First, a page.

This is the goal-line throw to Amendola, who begins lined up wide right. The Patriots put him in motion to the left, but only as far as the right slot where he forms a stack look with Edelman. New England works an in-and-out concept between the two receivers as Edelman breaks over the middle while Amendola runs an out route at the goal-line. The opportunity is there, but Brady throws the ball just a touch too far to the outside and Amendola cannot make the catch. This play is designed to go to Amendola as the first option, but the throw is off-target and falls incomplete.
Here, Amendola is the middle receiver in the trips formation and he runs a short in route. As he makes his break inside he appears to slip and Brady looks off to find Edelman on a deeper sideline route. Although Amendola eventually gets open, Brady is able to spot another receiver downfield following Amendola’s momentary stumble.
Following a big 3rd-down conversion to Gronkowski, New England looks to take a shot downfield on first-down. It appears Brady wants to hit Amendola on a deep post route, but the quarterback pulls the ball down and instead throws to LaFell on an intermediate route. Amendola is in the slot to the left and, coming off of the play-action, Brady first seeks out the receiver on the post route. He even seems to look at Amendola – twice – but decides against forcing a throw into tight coverage and comes back to LaFell on the safer in route.
The end-zone camera shows Brady looking a number of times to Amendola before settling for the shorter throw to LaFell. From the sideline camera you can see how Amendola was bracketed downfield on the post route, making the throw to LaFell the less risky option.
New England has 1st and 10 midway through the 4th quarter and Oakland has their nickel defense on the field in Cover 3. The Patriots attempt a play-action pass but the pocket breaks down and Brady has to scramble to avoid the rush. As this play develops, Amendola does a great job of recognizing that the quarterback has left the pocket and he breaks his route up the field. However, the alignment of the deep safety prevents Brady from risking a throw to Amendola and the quarterback chooses again to make the safer throw to LaFell underneath.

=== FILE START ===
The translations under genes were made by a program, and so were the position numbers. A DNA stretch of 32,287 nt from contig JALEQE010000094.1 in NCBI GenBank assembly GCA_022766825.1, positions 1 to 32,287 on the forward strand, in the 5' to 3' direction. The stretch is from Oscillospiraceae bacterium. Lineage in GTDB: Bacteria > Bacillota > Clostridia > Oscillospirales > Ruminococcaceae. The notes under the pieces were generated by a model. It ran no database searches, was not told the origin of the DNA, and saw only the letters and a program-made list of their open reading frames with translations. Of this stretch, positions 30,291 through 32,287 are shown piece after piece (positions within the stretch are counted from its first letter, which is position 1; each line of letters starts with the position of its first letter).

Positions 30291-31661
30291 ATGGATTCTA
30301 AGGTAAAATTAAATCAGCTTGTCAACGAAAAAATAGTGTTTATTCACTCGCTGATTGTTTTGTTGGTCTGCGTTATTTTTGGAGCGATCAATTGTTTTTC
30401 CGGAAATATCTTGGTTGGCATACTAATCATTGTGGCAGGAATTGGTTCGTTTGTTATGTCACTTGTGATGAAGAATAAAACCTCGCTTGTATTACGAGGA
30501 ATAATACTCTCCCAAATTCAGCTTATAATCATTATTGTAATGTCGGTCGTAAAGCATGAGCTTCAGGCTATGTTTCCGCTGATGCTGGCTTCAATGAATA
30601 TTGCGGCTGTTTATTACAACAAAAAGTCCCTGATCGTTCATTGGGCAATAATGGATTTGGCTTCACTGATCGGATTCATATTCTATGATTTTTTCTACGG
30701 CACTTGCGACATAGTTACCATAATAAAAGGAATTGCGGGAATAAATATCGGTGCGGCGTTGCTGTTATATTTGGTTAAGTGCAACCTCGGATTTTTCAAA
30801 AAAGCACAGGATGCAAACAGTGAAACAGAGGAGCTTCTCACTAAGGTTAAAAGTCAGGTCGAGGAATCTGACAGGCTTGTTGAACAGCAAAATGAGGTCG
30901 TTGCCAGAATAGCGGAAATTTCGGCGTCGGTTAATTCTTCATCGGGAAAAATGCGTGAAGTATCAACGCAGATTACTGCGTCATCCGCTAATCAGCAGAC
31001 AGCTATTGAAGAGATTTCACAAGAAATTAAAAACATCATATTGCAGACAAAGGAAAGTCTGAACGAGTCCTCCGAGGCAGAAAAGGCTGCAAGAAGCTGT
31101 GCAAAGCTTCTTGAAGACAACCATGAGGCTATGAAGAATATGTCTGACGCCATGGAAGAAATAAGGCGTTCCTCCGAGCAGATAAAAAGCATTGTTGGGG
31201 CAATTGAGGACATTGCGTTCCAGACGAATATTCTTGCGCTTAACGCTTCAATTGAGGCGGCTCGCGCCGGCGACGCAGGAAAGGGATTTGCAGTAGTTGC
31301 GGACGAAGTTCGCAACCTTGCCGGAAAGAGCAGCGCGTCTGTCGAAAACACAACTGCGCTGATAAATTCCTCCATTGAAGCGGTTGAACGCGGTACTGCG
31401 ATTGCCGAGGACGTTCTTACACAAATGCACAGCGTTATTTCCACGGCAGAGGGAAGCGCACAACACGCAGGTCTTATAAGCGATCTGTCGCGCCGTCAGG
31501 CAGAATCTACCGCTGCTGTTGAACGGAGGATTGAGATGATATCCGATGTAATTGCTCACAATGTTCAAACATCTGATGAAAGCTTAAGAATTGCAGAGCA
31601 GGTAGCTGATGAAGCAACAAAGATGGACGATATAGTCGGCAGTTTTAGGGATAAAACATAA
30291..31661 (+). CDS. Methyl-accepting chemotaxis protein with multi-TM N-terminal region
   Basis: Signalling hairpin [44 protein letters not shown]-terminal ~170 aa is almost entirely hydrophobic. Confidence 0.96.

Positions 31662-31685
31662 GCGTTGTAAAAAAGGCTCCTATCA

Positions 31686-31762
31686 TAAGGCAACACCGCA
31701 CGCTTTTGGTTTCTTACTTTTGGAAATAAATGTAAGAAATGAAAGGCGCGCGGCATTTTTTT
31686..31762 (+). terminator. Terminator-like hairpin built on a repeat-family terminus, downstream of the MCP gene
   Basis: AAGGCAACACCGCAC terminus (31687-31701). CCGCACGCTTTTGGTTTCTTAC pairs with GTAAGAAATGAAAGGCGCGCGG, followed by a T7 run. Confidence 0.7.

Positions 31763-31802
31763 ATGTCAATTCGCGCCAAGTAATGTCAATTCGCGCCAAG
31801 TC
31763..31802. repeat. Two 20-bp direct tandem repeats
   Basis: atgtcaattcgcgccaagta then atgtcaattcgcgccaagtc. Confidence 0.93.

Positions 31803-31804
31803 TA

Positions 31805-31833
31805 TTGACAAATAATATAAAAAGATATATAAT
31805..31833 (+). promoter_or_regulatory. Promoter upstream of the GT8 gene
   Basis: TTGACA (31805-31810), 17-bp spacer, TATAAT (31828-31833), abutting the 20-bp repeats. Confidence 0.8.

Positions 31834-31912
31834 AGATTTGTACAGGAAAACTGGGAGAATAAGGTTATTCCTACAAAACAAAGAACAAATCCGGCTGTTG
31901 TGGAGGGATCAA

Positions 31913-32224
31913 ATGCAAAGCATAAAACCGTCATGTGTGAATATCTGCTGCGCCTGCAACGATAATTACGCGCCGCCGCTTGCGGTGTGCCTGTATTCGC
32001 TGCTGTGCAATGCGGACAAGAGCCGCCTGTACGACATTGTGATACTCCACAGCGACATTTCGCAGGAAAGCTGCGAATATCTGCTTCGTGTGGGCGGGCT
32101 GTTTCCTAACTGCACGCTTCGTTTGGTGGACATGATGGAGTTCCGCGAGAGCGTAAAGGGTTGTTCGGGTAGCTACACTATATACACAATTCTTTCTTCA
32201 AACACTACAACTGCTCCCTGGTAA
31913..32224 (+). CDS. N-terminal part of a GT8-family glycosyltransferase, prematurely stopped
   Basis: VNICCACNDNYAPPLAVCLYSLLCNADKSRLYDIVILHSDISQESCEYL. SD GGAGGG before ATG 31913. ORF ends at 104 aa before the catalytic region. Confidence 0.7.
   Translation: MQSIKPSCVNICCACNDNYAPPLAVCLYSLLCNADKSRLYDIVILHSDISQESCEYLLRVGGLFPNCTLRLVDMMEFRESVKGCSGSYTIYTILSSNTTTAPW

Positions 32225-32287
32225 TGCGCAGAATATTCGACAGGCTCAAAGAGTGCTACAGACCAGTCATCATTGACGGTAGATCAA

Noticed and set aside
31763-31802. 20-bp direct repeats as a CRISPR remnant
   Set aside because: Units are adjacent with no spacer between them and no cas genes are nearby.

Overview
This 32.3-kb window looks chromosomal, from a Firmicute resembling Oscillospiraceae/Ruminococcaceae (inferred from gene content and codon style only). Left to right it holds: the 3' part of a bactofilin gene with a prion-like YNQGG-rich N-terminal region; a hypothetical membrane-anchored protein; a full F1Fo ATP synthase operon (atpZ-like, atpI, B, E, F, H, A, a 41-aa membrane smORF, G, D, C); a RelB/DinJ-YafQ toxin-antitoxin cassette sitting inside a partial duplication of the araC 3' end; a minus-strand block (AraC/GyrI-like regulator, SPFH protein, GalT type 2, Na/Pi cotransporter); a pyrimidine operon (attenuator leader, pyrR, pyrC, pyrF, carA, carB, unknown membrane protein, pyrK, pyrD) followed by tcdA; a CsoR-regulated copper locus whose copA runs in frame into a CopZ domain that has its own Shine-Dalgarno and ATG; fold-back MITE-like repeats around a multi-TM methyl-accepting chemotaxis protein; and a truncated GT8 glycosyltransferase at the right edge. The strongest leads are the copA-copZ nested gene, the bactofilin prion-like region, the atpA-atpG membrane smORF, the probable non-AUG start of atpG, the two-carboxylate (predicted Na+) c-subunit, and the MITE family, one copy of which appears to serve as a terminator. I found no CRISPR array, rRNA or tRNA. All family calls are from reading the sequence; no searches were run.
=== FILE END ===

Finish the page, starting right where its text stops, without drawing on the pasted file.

The final play appears to be another weak-side read from Brady. Facing 3rd and 8 with just over 6:00 left in the game, New England has trips to the right and LaFell split wide to the left. Oakland has their nickel defense on the field with Cover 1 called in the secondary. Off the snap Brady is looking weak-side the entire play, observing the dual out routes from LaFell and Vereen.
Having reviewed Amendola on every passing play he was on the field for, it does not appear that Brady is overlooking Amendola when he is open, at least not intentionally. Amendola was open on routes but often the quarterback’s primary read seemed to be away from Amendola’s side of the field. Other times, Amendola broke open after Brady had already thrown the ball. At this point, it is difficult to conclude that Brady is ignoring Amendola. It would appear that due to reads and schemes, Brady is simply doing what he always has: Looking to make throws to different targets. For the majority of these plays, Brady’s decision making was based on a pre-determined read, either due to coverage or to field placement. Pass protection woes aside, it seems from the film that the game plan was to work weak-side as much as possible. As the season wears on and game plans are altered, look for Amendola to play more of a role in the New England offense.
Follow Mark on Twitter @MarkSchofield.